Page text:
Faith and Reason in the Buckeye State

The natural sciences show how the world works, but sacred science shows how to reach Heaven.

Francisco de Zurbarán (1598-1664), “St. Thomas Aquinas”
Francisco de Zurbarán (1598-1664), “St. Thomas Aquinas” (photo: Public Domain)

Recently, the Ohio legislature debated the relationship between faith and reason with HB 164. It is called the “Ohio Student Religious Liberties Act of 2019.” It passed the House in a 61-31 vote and is now on its way to the state Senate. Critics have argued that HB 164 allows students to be scientifically wrong, as long as they are religiously right. Proponents of the bill have stated that it is about protecting students’ religious freedom: such as being able to pray on school grounds and citing Scripture in written assignments.

Ohio introduced another bill, HB 182, in November 2019, which would keep insurance companies from covering abortions. However, it also requires doctors to re-implant ectopic pregnancies, though no such procedure exists. Republican State Rep. John Becker admitted in a May 2019 interview with the Cincinnati Enquirer that when he drafted the bill, he did not consult with doctors.

Both these bills portray faith and reason as naturally at odds with each other. Fideism is “faith alone,” even if it is irrational. On the other hand, rationalism worships “the Goddess of Reason” while dismissing faith as mythical superstition. They represent two extremes in analysis.

The remedy is the Angelic Doctor, whose feast day is Jan. 28.

At the University of Naples, St. Thomas Aquinas enthusiastically studied theology and philosophy. His mentor, St. Albert the Great, taught him science. The current furor in Ohio calls to mind Aquinas’ wise words in the Summa Theologiae, “Since Holy Scripture can be explained in a multiplicity of senses, one should adhere to a particular explanation, only in such measure as to be ready to abandon it, if it be proved with certainty to be false; lest Holy Scripture be exposed to the ridicule of unbelievers and obstacles be placed to their believing.”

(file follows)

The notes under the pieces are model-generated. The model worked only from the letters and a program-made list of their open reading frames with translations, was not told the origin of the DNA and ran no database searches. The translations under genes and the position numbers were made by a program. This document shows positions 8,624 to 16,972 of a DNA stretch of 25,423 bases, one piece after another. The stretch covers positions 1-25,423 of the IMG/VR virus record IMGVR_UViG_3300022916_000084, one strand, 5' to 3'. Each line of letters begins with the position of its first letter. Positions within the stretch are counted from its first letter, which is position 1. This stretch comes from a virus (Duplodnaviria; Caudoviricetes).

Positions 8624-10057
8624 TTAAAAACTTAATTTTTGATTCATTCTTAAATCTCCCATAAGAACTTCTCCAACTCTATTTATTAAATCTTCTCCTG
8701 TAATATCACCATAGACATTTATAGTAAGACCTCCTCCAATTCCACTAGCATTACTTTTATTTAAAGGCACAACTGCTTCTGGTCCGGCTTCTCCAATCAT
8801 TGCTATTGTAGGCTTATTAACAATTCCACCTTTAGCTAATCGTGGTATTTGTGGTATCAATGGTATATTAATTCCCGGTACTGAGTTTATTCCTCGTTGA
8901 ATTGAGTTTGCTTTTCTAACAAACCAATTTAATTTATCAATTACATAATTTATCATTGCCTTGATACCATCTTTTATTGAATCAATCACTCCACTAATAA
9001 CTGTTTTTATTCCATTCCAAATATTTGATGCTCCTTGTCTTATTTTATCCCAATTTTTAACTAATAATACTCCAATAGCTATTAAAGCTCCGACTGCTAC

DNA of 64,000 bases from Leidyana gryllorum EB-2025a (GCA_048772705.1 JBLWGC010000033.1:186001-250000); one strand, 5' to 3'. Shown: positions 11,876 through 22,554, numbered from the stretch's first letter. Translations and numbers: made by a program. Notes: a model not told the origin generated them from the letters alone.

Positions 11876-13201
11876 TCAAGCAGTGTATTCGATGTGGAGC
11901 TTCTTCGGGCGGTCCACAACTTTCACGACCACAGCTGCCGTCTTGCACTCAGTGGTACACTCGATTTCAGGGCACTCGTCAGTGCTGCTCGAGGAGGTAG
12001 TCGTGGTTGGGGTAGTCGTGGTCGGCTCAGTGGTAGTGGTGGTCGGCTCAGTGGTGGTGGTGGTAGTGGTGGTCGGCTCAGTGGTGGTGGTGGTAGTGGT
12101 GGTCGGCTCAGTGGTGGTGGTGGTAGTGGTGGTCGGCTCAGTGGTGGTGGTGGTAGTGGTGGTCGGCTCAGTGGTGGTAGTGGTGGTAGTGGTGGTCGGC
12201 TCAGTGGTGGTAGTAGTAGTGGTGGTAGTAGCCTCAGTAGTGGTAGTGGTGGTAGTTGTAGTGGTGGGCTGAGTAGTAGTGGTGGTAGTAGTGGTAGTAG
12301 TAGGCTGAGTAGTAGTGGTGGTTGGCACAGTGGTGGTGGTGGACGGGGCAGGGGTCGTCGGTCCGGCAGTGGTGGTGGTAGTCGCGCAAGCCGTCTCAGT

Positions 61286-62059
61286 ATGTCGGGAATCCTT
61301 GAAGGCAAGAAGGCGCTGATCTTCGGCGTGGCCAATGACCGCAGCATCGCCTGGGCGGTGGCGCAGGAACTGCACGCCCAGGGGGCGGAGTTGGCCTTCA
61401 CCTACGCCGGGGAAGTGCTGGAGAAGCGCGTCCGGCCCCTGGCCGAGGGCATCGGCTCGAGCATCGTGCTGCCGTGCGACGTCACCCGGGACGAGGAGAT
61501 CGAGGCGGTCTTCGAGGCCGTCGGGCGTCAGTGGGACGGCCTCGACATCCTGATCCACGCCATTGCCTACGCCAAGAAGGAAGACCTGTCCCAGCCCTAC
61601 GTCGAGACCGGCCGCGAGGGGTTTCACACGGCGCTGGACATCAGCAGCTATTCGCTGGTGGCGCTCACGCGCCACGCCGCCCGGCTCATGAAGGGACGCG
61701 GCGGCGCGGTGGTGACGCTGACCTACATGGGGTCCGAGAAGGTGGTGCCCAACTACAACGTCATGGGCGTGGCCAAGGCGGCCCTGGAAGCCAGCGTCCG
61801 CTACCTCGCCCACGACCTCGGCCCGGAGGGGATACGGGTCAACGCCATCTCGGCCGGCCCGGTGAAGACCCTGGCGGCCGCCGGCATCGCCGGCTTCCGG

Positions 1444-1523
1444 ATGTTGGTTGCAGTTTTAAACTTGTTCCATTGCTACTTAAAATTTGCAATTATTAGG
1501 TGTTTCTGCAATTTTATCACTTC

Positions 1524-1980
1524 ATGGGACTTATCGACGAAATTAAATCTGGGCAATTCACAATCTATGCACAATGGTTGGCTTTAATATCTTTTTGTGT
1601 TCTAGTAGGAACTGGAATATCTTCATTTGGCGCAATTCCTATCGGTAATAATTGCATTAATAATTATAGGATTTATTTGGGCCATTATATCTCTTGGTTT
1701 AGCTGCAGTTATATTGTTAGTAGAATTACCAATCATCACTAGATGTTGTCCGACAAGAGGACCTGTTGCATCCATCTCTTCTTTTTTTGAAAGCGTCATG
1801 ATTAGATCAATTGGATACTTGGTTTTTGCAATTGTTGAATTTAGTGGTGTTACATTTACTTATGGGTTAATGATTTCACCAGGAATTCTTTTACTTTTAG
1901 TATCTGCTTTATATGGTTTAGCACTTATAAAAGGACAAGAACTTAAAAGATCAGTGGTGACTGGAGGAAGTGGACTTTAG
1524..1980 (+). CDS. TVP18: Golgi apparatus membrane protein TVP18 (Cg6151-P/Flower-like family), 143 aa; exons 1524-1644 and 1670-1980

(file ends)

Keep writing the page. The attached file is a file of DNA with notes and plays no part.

The Angelic Doctor, who taught at the University of Paris, followed in the footsteps of St. Paul, who appealed to the philosophers’ reason when he preached in Athens (Acts 17:16-33). As a voracious reader, Aquinas drew on the wisdom of Athens in the writings of Aristotle, along with the Jewish and Muslim philosophers Maimonides and Avicenna. In his lifetime, he mirrored the narrator of the Book of Wisdom, who says (Wisdom 8:2-3), “I loved her (divine wisdom) and sought her from my youth, and I desired to take her for my bride, and I became enamored of her beauty. She glorifies her noble birth by living with God, and the Lord of all loves her.”

The opening question of Summa Theologiae is whether any science is necessary for humanity other than philosophical science derived from reason. St. Thomas Aquinas answers, “It was necessary for man’s salvation that there should be a knowledge revealed by God besides philosophical science built up by human reason. Firstly, indeed, because man is directed to God, as to an end that surpasses the grasp of his reason.”